Secluded in a desolate forest, a broken family is observed by Sator, a supernatural entity who is attempting to claim them.
The last few years have seen various filmmakers go in a welcome fresh direction for horror, which has resulted in some both better quality movies and more attention from audiences who may have avoided horror as a genre in the past. While some of these films such as Hereditary, A Quiet Place and The Witch are not to the tastes of some horror traditionalists (for me personally, whilst I appreciate what first two have done for the genre I don’t feel they are particularly good movies), it’s hard to deny that they have had a positive effect. While they are still a staple, it’s no longer the case that witless ‘jump scare’ efforts make up the vast majority of new horror movies, which is great news for fans.
A recent film which falls very much into the ‘new horror’ camp is 2019’s Sator, brought to us by Californian writer/producer/director Jordan Graham. Clocking in at a brisk hour and twenty six minutes, Sator opens with a beautifully effective black and white prologue sequence; firstly we see an elderly and apparently confused woman, who tells us about a mysterious person or entity known as Sator, who was ‘in charge of everything’.
This gives way to eerie, mist-strewn forest and then a sinister candlelit house, littered by reams of paper covered in spidery writing. The fluid camera prowls the creepy setting to wonderful effect, as we slowly enter various rooms of the house; each of which shows us sights that hold nothing frightening at first glance, but it quickly becomes clear that there is something deeply wrong and unsettling about the house and its occupants. While it is true to say there are subtle influences from the aforementioned Hereditary (overrated) and The Witch (stunning) and even Lars Von Trier’s Antichrist, Sator’s intro honestly does more to send chills down the spine than many movies manage in their entire running time. Not only is the camerawork superb, but the sound design is incredible; the scratching of a pen nib on parchment, the splashing of petrol onto the floor, the catching of flame all have the effect of some bizarre nightmarish ASMR video.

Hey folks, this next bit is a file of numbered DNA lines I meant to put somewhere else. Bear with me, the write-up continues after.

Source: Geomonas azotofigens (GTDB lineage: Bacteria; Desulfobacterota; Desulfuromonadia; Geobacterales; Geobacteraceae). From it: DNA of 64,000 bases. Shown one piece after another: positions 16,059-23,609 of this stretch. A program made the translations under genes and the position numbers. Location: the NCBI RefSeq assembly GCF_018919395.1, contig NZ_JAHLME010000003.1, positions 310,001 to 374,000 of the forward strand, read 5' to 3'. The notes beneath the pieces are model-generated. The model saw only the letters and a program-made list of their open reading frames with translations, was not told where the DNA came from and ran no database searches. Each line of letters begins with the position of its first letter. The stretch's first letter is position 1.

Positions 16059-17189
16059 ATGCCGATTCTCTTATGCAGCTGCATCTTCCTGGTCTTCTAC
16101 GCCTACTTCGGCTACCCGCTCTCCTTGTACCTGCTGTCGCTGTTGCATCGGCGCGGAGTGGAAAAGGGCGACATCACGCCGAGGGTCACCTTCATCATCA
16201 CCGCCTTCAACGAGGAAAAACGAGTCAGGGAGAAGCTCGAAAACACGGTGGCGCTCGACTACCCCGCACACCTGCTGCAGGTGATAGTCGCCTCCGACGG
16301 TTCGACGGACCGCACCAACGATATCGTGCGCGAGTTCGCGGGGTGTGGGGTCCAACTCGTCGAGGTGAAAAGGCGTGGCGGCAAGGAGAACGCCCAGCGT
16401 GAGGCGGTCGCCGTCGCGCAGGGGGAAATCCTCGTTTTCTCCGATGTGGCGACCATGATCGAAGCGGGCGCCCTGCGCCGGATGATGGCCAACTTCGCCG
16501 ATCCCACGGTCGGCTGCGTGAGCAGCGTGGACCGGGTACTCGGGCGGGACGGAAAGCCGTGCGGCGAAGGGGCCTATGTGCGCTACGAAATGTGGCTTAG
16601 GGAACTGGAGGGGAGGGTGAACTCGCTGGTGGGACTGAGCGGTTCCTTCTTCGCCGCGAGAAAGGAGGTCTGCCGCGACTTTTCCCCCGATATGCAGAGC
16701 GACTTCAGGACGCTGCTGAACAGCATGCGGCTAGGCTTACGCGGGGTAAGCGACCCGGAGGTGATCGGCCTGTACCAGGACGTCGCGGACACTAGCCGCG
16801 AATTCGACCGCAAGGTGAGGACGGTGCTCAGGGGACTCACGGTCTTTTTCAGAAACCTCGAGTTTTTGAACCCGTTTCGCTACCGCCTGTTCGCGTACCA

The next scene introduces us to a lone huntsman in the forest – the astonishing sound design continues with eerie animal calls, distant twigs cracking; this combines with the sense of stillness from the visuals to create a really sinister atmosphere of dread that you can feel slowly seeping into you. It’s something that the recent and slightly disappointing – if not all bad – Blair Witch update could have learned a lot from. From the very first frame Sator has an otherworldly and deeply threatening vibe that really works.
The hunter, Adam (Gabriel Nicholson) is joined in their cabin by his brother, Pete (Michael Daniel). Men of few words, they spend much of their time checking the various cameras they have hidden in the woods for either signs of animals or perhaps something more sinister. Pete visits their grandmother, who is rapidly succumbing to dementia; she spends most of their conversation discussing the titular Sator, who appears to be an all-knowing entity that speaks to her telepathically, initially through automatic writing and later directly into her thoughts.
It seems that Sator is far more than just the ramblings of a woman in the twilight of her years descending into senility. The sad and complex family history is touched on; the boys’ grandfather apparently committed suicide for reasons that may or may not have been directly due to Sator’s influence.
Sator’s use of its settings is absolutely wonderful; the night-time forest feels genuinely frightening, appealing to our primal fears of the dark and unseen lurking horrors. It also preys on our fear of losing our grip on reality, through dementia or mental illness – there are shades of the underrated The Taking Of Deborah Logan here. The film builds in its intensity throughout, until the film’s first – but not last – act of sudden violence in the closing minutes. It’s a shocking moment, coming as a complete surprise; it’s brutal, graphic and extremely effective.
This for me was one of those rare horrors that actually justify the name; it makes you feel afraid, and long for the safety of daylight – and surely for any horror movie there is no higher aim. There will no doubt be people who watch Sator and feel that too little of any substance actually happens, and depending on what you want out of your horror films that may be true. But if you value mood, atmosphere and that increasingly rare tingle of fear at the base of your spine over cheap jump scares you may find Sator right up your street; highly recommended.